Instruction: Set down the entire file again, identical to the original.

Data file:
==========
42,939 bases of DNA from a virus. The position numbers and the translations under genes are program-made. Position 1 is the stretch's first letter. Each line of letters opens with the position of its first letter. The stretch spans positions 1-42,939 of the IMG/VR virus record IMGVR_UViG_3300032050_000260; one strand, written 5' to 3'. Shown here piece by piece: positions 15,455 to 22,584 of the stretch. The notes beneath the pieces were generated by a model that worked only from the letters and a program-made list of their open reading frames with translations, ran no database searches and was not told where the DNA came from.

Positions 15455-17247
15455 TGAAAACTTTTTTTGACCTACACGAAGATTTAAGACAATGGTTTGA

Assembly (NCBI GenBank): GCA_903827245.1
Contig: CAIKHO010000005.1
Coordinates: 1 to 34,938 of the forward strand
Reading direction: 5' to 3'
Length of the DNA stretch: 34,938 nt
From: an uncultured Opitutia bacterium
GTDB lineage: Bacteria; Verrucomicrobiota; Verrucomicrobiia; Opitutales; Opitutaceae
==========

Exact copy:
42,939 bases of DNA from a virus. The position numbers and the translations under genes are program-made. Position 1 is the stretch's first letter. Each line of letters opens with the position of its first letter. The stretch spans positions 1-42,939 of the IMG/VR virus record IMGVR_UViG_3300032050_000260; one strand, written 5' to 3'. Shown here piece by piece: positions 15,455 to 22,584 of the stretch. The notes beneath the pieces were generated by a model that worked only from the letters and a program-made list of their open reading frames with translations, ran no database searches and was not told where the DNA came from.

Positions 15455-17247
15455 TGAAAACTTTTTTTGACCTACACGAAGATTTAAGACAATGGTTTGA

Assembly (NCBI GenBank): GCA_903827245.1
Contig: CAIKHO010000005.1
Coordinates: 1 to 34,938 of the forward strand
Reading direction: 5' to 3'
Length of the DNA stretch: 34,938 nt
From: an uncultured Opitutia bacterium
GTDB lineage: Bacteria; Verrucomicrobiota; Verrucomicrobiia; Opitutales; Opitutaceae